More in Featured
Eagle project completed in Mexico Rec Park
During his Eagle Scout project, Richard Masterson (top right) is pictured working on the floor in the highest tower of the playground with Legion Post 24 Commander Kirk Thurston as other volunteers, including a couple of Troop 580 scouts, look on during Saturday's work in the Mexico Recreation Park. (Times photo by Bruce Farrin)
MEXICO -- With the help of donations, his fellow scouts and volunteers, Troop 580 Boy Scout Richard Masterson put together a small playground for youngsters during the day Saturday in the Mexico Recreation Park.
"I've got a good team here," noted Masterson, who recently completed his junior year at Mountain Valley High School.
For this all-day project. Masterson not only worked on the project, but also guided and delegated the work, which began early in the morning and went on well into the afternoon.
Working with Masterson included fellow scouts Jacob True and Jesse Pelletier, and Nesbit, Richie Philbrick, Kirk Thurston, Mark Steele, Mike True, Luke Hyde and Richard's dad.
The day before this event, Richard went with his father to Home Depot to purchase the playground kit, which includes a fun slide, a ladder, a rock climbing wall, a gang ramp and two towers. If possible, it will also have a new expanded sand box.
The cost of the kit was $956, but when he told them this was for his Eagle Scout project, they knocked off 10 percent. With other costs included, the total came to around the $900 that Masterson had raised for the project.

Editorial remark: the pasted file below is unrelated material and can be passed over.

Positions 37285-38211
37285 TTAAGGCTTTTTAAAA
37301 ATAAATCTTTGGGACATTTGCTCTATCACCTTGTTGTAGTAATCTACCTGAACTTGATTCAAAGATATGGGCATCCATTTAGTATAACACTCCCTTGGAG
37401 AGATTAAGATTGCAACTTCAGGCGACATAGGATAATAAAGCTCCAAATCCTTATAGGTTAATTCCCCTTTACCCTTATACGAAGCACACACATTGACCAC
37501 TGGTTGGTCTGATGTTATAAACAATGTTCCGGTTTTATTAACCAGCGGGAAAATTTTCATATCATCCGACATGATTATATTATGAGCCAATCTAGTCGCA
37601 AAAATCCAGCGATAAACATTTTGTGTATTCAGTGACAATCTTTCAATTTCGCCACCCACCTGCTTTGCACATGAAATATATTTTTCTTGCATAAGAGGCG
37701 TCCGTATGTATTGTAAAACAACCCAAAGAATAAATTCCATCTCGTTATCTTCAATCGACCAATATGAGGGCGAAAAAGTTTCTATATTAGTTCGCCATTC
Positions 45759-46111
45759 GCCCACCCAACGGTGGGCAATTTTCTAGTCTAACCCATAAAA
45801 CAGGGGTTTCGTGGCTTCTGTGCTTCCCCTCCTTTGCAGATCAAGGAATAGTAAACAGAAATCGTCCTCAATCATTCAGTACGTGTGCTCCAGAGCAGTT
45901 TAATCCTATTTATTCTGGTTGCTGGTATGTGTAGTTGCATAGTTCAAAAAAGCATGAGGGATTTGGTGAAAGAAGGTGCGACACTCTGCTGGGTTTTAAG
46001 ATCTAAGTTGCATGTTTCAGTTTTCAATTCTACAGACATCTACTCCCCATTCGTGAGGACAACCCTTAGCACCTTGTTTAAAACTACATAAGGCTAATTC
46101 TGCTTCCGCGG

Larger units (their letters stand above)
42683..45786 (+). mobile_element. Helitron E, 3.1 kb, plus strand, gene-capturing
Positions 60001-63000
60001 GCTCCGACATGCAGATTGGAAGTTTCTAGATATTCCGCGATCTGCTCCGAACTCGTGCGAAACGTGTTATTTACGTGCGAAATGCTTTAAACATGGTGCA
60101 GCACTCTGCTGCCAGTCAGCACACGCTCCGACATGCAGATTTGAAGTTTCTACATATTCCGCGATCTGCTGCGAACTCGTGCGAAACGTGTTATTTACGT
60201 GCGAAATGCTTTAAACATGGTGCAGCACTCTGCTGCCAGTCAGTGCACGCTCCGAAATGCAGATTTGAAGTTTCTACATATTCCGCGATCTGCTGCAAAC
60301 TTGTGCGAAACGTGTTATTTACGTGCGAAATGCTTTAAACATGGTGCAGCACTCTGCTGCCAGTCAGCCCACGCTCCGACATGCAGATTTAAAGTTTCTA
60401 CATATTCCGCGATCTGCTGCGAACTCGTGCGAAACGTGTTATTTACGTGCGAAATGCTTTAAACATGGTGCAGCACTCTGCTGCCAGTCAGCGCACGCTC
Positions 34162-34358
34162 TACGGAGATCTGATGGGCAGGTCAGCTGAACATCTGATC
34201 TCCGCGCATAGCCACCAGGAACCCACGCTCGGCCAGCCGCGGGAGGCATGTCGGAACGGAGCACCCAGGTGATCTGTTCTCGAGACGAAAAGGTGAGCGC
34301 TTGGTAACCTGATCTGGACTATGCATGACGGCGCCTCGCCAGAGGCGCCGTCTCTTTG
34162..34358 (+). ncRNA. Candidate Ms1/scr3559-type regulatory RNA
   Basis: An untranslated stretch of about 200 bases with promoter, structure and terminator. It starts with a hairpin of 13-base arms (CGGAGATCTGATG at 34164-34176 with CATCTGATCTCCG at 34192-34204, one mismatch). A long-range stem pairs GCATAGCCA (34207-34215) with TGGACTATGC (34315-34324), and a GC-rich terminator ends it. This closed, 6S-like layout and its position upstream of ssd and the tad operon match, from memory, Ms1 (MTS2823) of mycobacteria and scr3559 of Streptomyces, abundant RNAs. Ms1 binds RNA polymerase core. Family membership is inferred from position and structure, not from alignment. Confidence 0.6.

Richard's scout master, Jennie Nisbet, noted this was a time sensitive project that needed to be completed before July 3 because he will be turning 18. All Eagle Scouts need to complete all requirements before their 18th birthday. Richard also had to finish four more required merit badges before his birthday, so he's been very busy.
Richard was not only in a race to complete this project by his birthday, which is today, but also needed to garner a badge for either hiking, swimming or biking before his birthday to attain Eagle status.
Nesbit said Masterson was hoping to do the hiking portion, but the weather was often too hot or it would rain, or he was not able to get an adult to go with him. It was starting to look like he would not be able to get this required badge.
She said the scout was getting discouraged and even admitted at one point that he was thinking about giving up his dream of becoming an Eagle Scout.
Then Nesbit suggested he attempt the swimming portion, knowing that Masterson was terrified at being in the water. After taking a day to think about it, he went for it and passed the swim task for the badge.
"He had to go out of his comfort zone. I'm so proud of him for doing this," she noted.
Thurston, commander of American Legion Post 24, said the Legion donated $350, with the Sons of American Legion and the Legion Auxiliary each donating $100.
He noted that the Legion's donations for Masterson's project were well deserved. He said that since Post 24 became the Legion charter for Troop 580, Masterson has participated with the scouts in events they assisted the Legion with, such as the flag burning ceremony.
"I've seen him progress (through the years). He's a good kid," he noted.
Nisbet said that when the project is completed, it will need to be inspected before children can use it. In addition, a combination of sand and wood chips will be placed on the ground beneath the playground.
In his letter to businesses asking for donations, Richard noted, "To me, Boy Scouting is more then a program, it is a hands on class that teaches you leadership and how to be a loyal citizen. I have been in it for over five years and love every bit of it, which is why I am working to reach the the highest rank possible in Boy Scouting, Eagle. Many Boy Scouts in Maine have reached this loyal rank, and I wish to get this, too, but I need your help to make it possible."